Lesson 1Tape Diagrams and Equations
Let's see how tape diagrams and equations can show relationships between amounts.
Learning Targets:
 I can tell whether or not an equation could represent a tape diagram.
 I can use a tape diagram to represent a situation.
1.1 Which Diagram is Which?
Here are two diagrams. One represents . The other represents . Which is which? Label the length of each diagram.
1.2 Match Equations and Tape Diagrams
Here are two tape diagrams. Match each equation to one of the tape diagrams.
1.3 Draw Diagrams for Equations
For each equation, draw a diagram and find the value of the unknown that makes the equation true.
Are you ready for more?
You are walking down a road, seeking treasure. The road branches off into three paths. A guard stands in each path. You know that only one of the guards is telling the truth, and the other two are lying. Here is what they say:
 Guard 1: The treasure lies down this path.
 Guard 2: No treasure lies down this path; seek elsewhere.
 Guard 3: The first guard is lying.
Lesson 1 Summary
Tape diagrams can help us understand relationships between quantities and how operations describe those relationships.
Diagram A has 3 parts that add to 21. Each part is labeled with the same letter, so we know the three parts are equal. Here are some equations that all represent diagram A:
Notice that the number 3 is not seen in the diagram; the 3 comes from counting 3 boxes representing 3 equal parts in 21.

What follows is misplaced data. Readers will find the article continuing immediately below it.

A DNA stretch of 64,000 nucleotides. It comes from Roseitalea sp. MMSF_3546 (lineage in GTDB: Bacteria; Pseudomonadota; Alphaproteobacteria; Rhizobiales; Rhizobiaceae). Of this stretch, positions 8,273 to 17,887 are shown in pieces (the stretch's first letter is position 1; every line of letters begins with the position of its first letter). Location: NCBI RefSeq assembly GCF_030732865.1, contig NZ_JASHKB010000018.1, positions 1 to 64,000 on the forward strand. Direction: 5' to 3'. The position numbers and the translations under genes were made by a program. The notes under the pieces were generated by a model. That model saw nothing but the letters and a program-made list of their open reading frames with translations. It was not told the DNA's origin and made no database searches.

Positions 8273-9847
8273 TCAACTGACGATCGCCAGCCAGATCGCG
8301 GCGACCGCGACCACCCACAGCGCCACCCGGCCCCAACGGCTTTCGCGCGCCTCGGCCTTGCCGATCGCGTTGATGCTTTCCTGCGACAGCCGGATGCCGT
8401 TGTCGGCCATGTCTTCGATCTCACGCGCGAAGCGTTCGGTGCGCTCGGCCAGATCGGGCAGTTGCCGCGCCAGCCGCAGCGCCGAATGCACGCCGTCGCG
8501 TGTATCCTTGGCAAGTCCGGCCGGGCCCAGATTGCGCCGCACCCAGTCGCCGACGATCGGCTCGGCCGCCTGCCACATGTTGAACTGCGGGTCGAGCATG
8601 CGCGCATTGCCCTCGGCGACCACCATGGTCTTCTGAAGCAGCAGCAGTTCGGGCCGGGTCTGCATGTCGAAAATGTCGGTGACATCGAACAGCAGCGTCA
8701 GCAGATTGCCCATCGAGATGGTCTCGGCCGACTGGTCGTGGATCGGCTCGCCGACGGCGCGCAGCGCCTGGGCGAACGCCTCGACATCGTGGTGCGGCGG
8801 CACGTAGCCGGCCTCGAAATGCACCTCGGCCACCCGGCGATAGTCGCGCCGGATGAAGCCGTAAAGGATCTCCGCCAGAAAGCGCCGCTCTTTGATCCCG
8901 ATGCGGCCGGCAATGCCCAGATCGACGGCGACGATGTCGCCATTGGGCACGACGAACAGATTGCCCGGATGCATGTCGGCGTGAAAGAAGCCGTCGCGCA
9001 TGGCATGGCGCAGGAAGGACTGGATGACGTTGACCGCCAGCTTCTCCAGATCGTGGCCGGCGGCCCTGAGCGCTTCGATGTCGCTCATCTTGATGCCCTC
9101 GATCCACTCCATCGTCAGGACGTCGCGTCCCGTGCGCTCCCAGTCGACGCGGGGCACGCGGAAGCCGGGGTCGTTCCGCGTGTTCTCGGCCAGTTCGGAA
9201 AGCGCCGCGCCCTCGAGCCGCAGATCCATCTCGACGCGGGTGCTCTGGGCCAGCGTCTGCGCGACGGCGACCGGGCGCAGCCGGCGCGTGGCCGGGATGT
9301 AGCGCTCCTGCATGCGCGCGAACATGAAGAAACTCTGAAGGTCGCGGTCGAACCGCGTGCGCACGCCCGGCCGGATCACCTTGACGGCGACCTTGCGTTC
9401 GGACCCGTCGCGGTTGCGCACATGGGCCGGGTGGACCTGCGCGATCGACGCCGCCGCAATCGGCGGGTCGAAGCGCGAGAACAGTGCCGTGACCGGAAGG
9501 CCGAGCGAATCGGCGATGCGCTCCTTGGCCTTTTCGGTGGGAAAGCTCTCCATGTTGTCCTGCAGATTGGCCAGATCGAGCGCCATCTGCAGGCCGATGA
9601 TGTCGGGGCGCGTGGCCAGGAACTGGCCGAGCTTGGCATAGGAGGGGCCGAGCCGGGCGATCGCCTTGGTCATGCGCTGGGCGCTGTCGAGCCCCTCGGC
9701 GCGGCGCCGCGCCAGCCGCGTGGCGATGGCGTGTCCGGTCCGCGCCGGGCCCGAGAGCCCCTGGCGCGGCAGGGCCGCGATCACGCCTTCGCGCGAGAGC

We can use the diagram or any of the equations to reason that the value of is 7.
Diagram B has 2 parts that add to 21. Here are some equations that all represent diagram B:
We can use the diagram or any of the equations to reason that the value of is 18.
Lesson 1 Practice Problems

Here is an equation:
 Draw a tape diagram to represent the equation.
 Which part of the diagram shows the quantity ? What about 4? What about 17?
 How does the diagram show that has the same value as 17?

Diego is trying to find the value of in . He draws this diagram but is not certain how to proceed.
 Complete the tape diagram so it represents the equation .
 Find the value of .

For each equation, draw a tape diagram and find the unknown value.

Match each equation to one of the two tape diagrams.

A shopper paid $2.52 for 4.5 pounds of potatoes, $7.75 for 2.5 pounds of broccoli, and $2.45 for 2.5 pounds of pears. What is the unit price of each item she bought? Show your reasoning.

A sports drink bottle contains 16.9 fluid ounces. Andre drank 80% of the bottle. How many fluid ounces did Andre drink? Show your reasoning.

The daily recommended allowance of calcium for a sixth grader is 1,200 mg. One cup of milk has 25% of the recommended daily allowance of calcium. How many milligrams of calcium are in a cup of milk? If you get stuck, consider using the double number line.